Sometimes it feels like we’re living in a game of snakes and ladders. The smallest things can have us all hurtling downwards, feeling like anorexia is pulling us back towards the darkness. Yet sometimes a small thing can happen and we suddenly leap forwards, and feel like progress is possible. Anorexia rolls the dice. We’re just being moved along, back and forth, trying to get through the days.

I’ve made a very poor attempt at illustrating this. The green squares are good things, the little leaps of hope that propel us towards a happier ending. The orange squares are treacherous, the things that threaten to topple us. We can lurch between these in minutes, hours or days.



These are just examples from the past week. Things that should have been “safe”, like being given a piece of science homework, can turn out to be dangerous. Ollie’s current topic is energy, and the homework was all about the amount of energy a body needs to stay alive, and to climb a mountain. The maths was straightforward enough, and the subject interesting. But for an anorexic in recovery, calculating the energy requirement for exercise is definitely triggering. Being asked to think about the number of kilojoules in a ham sandwich could be catastrophic for a boy who almost died from starvation.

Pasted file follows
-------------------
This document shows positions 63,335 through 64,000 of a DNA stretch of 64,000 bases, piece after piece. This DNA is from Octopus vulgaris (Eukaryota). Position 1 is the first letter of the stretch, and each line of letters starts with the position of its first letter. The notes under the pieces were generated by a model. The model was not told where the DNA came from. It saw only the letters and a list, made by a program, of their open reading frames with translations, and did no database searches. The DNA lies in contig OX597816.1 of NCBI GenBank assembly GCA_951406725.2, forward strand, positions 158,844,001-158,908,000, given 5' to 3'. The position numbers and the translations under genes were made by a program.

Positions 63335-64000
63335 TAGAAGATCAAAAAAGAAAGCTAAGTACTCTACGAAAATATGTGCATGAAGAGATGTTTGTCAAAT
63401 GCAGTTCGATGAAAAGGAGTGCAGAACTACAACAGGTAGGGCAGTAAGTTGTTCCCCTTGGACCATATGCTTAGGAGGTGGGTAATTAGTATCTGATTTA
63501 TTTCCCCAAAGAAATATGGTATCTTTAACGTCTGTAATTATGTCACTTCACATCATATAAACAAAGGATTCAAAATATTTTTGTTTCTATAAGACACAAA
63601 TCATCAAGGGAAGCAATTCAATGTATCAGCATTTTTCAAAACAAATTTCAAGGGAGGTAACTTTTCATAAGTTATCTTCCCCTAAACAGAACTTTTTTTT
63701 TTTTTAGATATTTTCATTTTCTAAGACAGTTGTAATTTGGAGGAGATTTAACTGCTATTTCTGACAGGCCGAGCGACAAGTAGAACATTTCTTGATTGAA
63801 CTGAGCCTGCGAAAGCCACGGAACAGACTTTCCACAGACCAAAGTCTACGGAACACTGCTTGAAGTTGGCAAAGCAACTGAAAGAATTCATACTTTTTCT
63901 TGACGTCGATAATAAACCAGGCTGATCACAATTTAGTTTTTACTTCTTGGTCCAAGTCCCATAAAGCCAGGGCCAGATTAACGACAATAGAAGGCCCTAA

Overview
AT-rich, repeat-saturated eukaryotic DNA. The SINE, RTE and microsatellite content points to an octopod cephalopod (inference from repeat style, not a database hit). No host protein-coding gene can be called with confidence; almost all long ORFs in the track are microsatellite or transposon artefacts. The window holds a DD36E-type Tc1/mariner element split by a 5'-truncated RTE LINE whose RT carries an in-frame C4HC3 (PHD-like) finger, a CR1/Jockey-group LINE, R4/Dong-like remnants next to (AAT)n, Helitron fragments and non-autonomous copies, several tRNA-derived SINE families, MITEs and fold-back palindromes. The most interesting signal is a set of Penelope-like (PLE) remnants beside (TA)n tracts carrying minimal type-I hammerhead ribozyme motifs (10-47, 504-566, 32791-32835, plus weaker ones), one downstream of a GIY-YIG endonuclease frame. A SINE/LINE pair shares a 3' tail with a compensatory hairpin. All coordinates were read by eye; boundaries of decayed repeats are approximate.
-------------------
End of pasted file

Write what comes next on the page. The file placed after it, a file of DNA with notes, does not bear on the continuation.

Other aspects of the week have been positive: a football win, a trip to Starbucks for afternoon snack, new football boots. But these have been countered by the blind panic of being asked to shower - which ended in us relenting, agreeing to just wash Ollie’s hair in the sink and feet in the bidet. Having to see his own naked body for the duration of a shower was just too much for Ollie to cope with. 

A part of Ollie’s meal plan is “activity tokens”, extra items of food or drink that he is required to consume if he has done extra activity (over and above a usual day). Ollie’s Saturday football training is an extra activity: it comes with a glass of juice or a small snack. This week, for the first time, Ollie rebelled against and had a huge, angry argument with his dad about it. It took an hour of patient discussion to get him to accept the token. 

Family plans are also fraught with danger. We’re hoping to go on holiday in the summer. The excitement of considering possible locations was quickly dampened by Ollie’s worries about food. Googling for pictures of the content of hotel buffets became crucial to reassure him. Some holiday venues are inherently too scary for our once adventurous boy: the fear of unfamiliar food is too strong. But that’s ok. We can work with it. It just means further research. 

The game we’re playing is unpredictable. It’s exhausting and unrelenting. We never know how the dice will roll. We just hope that the snakes will get shorter and the ladders longer. 

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